Temptation on a plate for bacon lovers

Bacon lovers, this one’s for you — a story featuring some Michigan B&B innkeepers who show their love for America’s favorite breakfast meat.

If you go to Munro House B&B and Spa in Jonesville, you might be served bacon with a twist — literally. After heating the bacon, the innkeeper  often twists it in a long spiral, letting it cool and harden in that shape. If crispy bacon is best, crispy curvy bacon is probably even better.

Coils of cooked bacon grace a breakfast plate at Cocoa Cottage B&B
Coils of bacon grace a breakfast plate at Cocoa Cottage B&B.

Our former Innkeepers Larry Robertson and Lisa Tallarico of Cocoa Cottage B&B in Whitehall also offer a different spin on bacon: gently curled coils. “One curious guest asked what part of the pig we use to make our bacon,” Lisa said. “Without skipping a beat, Larry said, ‘the tail, of course!’ That received a rousing laugh from the entire table, but the guest who posed the question remained convinced that we used the tail.”

Bacon lovers, consider the source

Numerous Michigan B&B innkeepers assert that WHERE they get their bacon is one key to how good it tastes.

At The Lamplighter B&B of Ludington, bacon is sourced locally at Sanders Meats. “Plenty of guests ask for directions to Sanders Meats after their first taste at breakfast,” said innkeeper Jen Hinderer.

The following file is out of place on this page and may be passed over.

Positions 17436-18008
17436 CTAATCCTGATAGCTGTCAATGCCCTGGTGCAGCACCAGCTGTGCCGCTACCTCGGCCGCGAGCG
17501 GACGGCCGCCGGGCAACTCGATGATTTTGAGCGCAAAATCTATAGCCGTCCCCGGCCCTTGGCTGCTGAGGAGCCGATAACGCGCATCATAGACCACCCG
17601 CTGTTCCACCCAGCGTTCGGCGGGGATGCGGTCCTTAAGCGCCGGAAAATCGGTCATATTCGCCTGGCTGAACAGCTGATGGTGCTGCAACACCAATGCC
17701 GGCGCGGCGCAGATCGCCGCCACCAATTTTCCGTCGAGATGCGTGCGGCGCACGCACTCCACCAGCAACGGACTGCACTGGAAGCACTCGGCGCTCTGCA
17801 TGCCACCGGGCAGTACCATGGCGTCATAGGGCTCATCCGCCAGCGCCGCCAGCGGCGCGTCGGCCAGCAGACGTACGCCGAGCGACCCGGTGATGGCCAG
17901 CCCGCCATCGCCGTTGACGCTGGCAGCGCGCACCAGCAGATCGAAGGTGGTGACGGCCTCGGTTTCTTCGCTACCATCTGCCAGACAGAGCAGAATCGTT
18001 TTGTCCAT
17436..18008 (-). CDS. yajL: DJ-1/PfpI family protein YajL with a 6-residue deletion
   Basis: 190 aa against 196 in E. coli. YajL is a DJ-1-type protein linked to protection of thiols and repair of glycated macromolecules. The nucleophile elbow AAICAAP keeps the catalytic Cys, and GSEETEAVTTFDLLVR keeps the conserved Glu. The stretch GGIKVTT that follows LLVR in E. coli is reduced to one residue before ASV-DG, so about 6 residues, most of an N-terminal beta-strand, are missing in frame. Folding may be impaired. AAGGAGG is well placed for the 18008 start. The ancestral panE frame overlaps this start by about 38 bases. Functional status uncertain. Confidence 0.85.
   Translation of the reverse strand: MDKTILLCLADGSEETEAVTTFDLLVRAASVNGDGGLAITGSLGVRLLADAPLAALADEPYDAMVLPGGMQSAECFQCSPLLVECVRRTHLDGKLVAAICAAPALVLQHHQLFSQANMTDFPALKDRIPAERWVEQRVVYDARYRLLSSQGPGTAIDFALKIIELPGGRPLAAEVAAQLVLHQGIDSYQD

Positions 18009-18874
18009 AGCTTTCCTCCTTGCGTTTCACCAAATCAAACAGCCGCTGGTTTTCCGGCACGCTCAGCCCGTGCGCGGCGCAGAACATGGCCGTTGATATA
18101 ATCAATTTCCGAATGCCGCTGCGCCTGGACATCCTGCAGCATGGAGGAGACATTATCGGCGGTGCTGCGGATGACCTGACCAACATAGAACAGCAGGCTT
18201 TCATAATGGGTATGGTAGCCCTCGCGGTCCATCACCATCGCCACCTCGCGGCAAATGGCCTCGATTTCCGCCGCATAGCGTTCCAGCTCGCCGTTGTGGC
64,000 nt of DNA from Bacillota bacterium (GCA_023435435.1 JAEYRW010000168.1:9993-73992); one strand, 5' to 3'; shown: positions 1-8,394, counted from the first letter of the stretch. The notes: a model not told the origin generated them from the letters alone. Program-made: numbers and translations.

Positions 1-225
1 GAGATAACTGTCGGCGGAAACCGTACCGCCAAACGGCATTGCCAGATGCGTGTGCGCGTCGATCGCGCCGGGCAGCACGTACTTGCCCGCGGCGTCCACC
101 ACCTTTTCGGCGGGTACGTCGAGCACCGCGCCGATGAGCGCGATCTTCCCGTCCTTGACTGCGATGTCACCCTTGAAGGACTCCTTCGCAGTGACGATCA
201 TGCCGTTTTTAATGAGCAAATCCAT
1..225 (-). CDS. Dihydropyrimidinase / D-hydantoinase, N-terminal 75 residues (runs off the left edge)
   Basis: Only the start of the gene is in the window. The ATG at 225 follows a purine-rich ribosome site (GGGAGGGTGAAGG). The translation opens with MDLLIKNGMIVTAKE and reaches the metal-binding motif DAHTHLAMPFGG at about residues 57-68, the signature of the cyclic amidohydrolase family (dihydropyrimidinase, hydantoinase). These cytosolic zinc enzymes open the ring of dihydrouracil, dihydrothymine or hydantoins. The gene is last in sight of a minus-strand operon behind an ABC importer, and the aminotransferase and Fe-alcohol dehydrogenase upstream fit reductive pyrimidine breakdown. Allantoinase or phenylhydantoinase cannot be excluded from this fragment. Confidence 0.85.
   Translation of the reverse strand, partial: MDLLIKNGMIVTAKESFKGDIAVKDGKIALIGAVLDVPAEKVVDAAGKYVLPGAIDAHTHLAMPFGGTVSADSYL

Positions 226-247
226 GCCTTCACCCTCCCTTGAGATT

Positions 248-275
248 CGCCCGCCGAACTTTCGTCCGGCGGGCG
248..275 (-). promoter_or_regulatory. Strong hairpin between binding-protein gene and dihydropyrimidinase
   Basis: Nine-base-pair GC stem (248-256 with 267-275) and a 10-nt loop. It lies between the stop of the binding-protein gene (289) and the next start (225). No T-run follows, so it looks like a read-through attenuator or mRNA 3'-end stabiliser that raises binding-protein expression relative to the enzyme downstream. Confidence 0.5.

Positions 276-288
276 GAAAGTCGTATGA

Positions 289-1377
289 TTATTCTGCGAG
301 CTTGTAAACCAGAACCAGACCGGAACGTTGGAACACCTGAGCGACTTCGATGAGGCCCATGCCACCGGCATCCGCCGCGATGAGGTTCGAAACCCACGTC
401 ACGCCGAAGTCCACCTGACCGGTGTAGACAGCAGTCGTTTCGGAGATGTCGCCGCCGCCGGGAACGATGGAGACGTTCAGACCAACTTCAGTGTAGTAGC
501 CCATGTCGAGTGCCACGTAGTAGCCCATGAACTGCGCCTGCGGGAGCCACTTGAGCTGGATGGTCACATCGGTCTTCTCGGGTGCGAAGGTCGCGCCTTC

Ebels General Store in Falmouth supplies bacon to House on the Hill B&B in Ellsworth, 80 miles away. “We buy a half pig and get different cuts,” innkeeper Marci Palajac said. Ebels sources only from local Michigan farms.

Honors for longest distance to favorite bacon source may go to Dapple-Gray B&B, near Copper Harbor at almost the tip of the Keweenaw Peninsula.

White cheddar, bacon and apple biscuits served at Lamplighter B&B of Ludington.
White cheddar, bacon and apple biscuits served at Lamplighter B&B of Ludington.

When Ole and Ruth Van Goor built and opened Dapple-Gray, she had been in the antique business for more than 45 years.  “One of my shows was at the Grand Hotel on Mackinac Island.,” Ruth said. “Every year Ole would try to find out where the Grand got its bacon — it was unusual.  One year, which turned out to be the last year of the antique show, they finally told him where it came from Plath Meats in Rogers City, below the bridge.”

Ole immediately contacted Plath Meats.  “They worked out a deal where Ole would send them a freezer container and they would send it back with his order,” Ruth said.

Innkeeper Steve Gibson of Kalamazoo House B&B concurs that “great bacon starts with great product.” At his downtown Kalamazoo B&B, he said, “Hickory-smoked, thick-cut, premium bacon is the perfect starting place, and combined with a convection-perfected baking method to enhance and preserve flavor, bacon lovers can satiate their appetites for bacon here.”

Bacon inspires B&B culinary temptations

Innkeeper Jan Smith of Maple Cove B&B in Leonard makes the bacon lovers’ dream dish shown at the top of this page. She said she and her husband Mark call it “our deconstructed strata, which actually means we made up the recipe as well as the name.” They use French bread strata as the base (cubed bread soaked in eggs, milk, spices, and cheese), topped with a lightly fried egg and covered with a bacon basket.

Lamplighter B&B innkeeper Jen Hinderer works bacon into white cheddar, bacon, and apple biscuits, as shown above. She said, “These sweet and savory biscuits are a great base for a hearty breakfast sandwich made by nestling more bacon and white cheddar in between and topping it with an over-easy egg.” She added that the biscuits also are a great addition to a simple breakfast of fresh fruit with a slice of quiche.